• In some embodiments, using network interface 267 and communication network 110, computer system 261 can also communicate with UAVs 130 and/or UAV stations 140. For example, computer system 261 can communicate with UAVs 130 to provide flight route for transporting payloads and communicate with UAV stations 140 to receive payload delivery confirmations.
  • In some embodiments, processor(s) 262 can be disposed in communication with one or more memory devices (e.g., RAM 273, ROM 274, etc.) via a storage interface 272. Storage interface 272 can connect to memory devices including, without limitation, memory drives, removable disc drives, etc., employing connection protocols such as serial advanced technology attachment (SATA), integrated drive electronics (IDE), IEEE-1394, universal serial bus (USB), fiber channel, small computer systems interface (SCSI), etc. The memory drives may further include a drum, magnetic disc drive, magneto-optical drive, optical drive, redundant array of independent discs (RAID), solid-state memory devices, flash devices, solid-state drives, etc.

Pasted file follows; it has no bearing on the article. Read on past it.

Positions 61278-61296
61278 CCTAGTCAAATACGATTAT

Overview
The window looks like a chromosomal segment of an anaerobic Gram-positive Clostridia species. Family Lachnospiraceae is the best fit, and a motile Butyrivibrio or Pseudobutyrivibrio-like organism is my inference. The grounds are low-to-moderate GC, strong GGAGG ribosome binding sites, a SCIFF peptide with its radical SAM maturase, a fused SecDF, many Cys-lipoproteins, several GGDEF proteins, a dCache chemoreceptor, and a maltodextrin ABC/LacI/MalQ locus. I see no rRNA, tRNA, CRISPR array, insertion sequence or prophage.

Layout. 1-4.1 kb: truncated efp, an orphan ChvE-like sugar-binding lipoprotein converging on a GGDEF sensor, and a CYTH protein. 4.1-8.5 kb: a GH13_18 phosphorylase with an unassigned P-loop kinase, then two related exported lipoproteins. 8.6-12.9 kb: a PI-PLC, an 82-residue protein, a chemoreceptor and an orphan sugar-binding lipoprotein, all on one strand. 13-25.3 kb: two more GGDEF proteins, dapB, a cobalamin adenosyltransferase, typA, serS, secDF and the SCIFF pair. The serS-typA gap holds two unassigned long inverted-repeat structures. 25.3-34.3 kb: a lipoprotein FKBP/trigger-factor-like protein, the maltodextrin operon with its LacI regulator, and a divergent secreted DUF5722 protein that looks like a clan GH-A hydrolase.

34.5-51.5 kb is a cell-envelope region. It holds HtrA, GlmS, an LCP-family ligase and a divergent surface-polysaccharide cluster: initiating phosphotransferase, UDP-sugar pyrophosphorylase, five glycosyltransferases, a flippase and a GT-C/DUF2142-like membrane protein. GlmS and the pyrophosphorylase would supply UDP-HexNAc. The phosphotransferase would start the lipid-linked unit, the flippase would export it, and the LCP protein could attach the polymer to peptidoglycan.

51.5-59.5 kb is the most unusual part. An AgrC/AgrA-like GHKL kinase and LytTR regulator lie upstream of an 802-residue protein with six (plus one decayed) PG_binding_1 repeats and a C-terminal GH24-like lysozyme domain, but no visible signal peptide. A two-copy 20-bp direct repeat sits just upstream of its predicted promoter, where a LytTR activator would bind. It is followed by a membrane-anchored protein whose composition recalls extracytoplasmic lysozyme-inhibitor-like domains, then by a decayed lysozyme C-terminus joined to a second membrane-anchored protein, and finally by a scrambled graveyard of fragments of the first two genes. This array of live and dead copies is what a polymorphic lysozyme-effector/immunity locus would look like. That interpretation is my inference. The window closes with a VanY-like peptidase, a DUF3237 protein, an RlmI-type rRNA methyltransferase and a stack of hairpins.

• Memory devices 275 can store a collection of program or database components, including, without limitation, an operating system 276, user interface application 277, flight route planning algorithms 278, UAV flight routes 279, payload transportation data 280, user/application data 281 (e.g., any data variables or data records discussed in this disclosure), etc. Operating system 276 can facilitate resource management and operation of computer system 261. Examples of operating systems include, without limitation, Apple Macintosh OS X, Unix, Unix-like system distributions (e.g., Berkeley Software Distribution (BSD), FreeBSD, NetBSD, OpenBSD, etc.), Linux distributions (e.g., Red Hat, Ubuntu, Kubuntu, etc.), IBM OS/2, Microsoft Windows (XP, Vista/7/8, etc.), Apple iOS, Google Android, Blackberry OS, or the like.
  • User interface 277 can facilitate display, execution, interaction, manipulation, or operation of program components through textual or graphical facilities. For example, user interfaces can provide computer interaction interface elements on a display system operatively connected to computer system 261, such as cursors, icons, check boxes, menus, scrollers, windows, widgets, etc. Graphical user interfaces (GUIs) may be employed, including, without limitation, Apple Macintosh operating systems' Aqua, IBM OS/2, Microsoft Windows (e.g., Aero, Metro, etc.), Unix X-Windows, web interface libraries (e.g., ActiveX, Java, Javascript, AJAX, HTML, Adobe Flash, etc.), or the like.